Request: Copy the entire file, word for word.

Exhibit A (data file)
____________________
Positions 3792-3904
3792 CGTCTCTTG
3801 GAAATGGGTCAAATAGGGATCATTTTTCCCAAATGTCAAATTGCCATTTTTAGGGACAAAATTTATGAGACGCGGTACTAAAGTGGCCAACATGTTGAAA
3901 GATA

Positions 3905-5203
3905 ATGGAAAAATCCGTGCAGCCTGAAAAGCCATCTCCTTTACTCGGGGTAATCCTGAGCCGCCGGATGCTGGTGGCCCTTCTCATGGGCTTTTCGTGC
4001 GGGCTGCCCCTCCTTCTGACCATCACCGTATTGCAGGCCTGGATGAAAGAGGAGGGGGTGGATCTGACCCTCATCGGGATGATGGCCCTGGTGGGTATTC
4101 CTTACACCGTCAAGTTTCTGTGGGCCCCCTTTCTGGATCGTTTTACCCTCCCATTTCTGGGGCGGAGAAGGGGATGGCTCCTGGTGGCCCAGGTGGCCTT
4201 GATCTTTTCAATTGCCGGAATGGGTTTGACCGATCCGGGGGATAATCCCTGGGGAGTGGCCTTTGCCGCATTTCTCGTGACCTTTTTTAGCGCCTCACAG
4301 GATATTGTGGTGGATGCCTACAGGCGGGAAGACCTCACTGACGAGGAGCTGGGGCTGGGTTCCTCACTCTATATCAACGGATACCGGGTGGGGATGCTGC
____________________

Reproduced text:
Positions 3792-3904
3792 CGTCTCTTG
3801 GAAATGGGTCAAATAGGGATCATTTTTCCCAAATGTCAAATTGCCATTTTTAGGGACAAAATTTATGAGACGCGGTACTAAAGTGGCCAACATGTTGAAA
3901 GATA

Positions 3905-5203
3905 ATGGAAAAATCCGTGCAGCCTGAAAAGCCATCTCCTTTACTCGGGGTAATCCTGAGCCGCCGGATGCTGGTGGCCCTTCTCATGGGCTTTTCGTGC
4001 GGGCTGCCCCTCCTTCTGACCATCACCGTATTGCAGGCCTGGATGAAAGAGGAGGGGGTGGATCTGACCCTCATCGGGATGATGGCCCTGGTGGGTATTC
4101 CTTACACCGTCAAGTTTCTGTGGGCCCCCTTTCTGGATCGTTTTACCCTCCCATTTCTGGGGCGGAGAAGGGGATGGCTCCTGGTGGCCCAGGTGGCCTT
4201 GATCTTTTCAATTGCCGGAATGGGTTTGACCGATCCGGGGGATAATCCCTGGGGAGTGGCCTTTGCCGCATTTCTCGTGACCTTTTTTAGCGCCTCACAG
4301 GATATTGTGGTGGATGCCTACAGGCGGGAAGACCTCACTGACGAGGAGCTGGGGCTGGGTTCCTCACTCTATATCAACGGATACCGGGTGGGGATGCTGC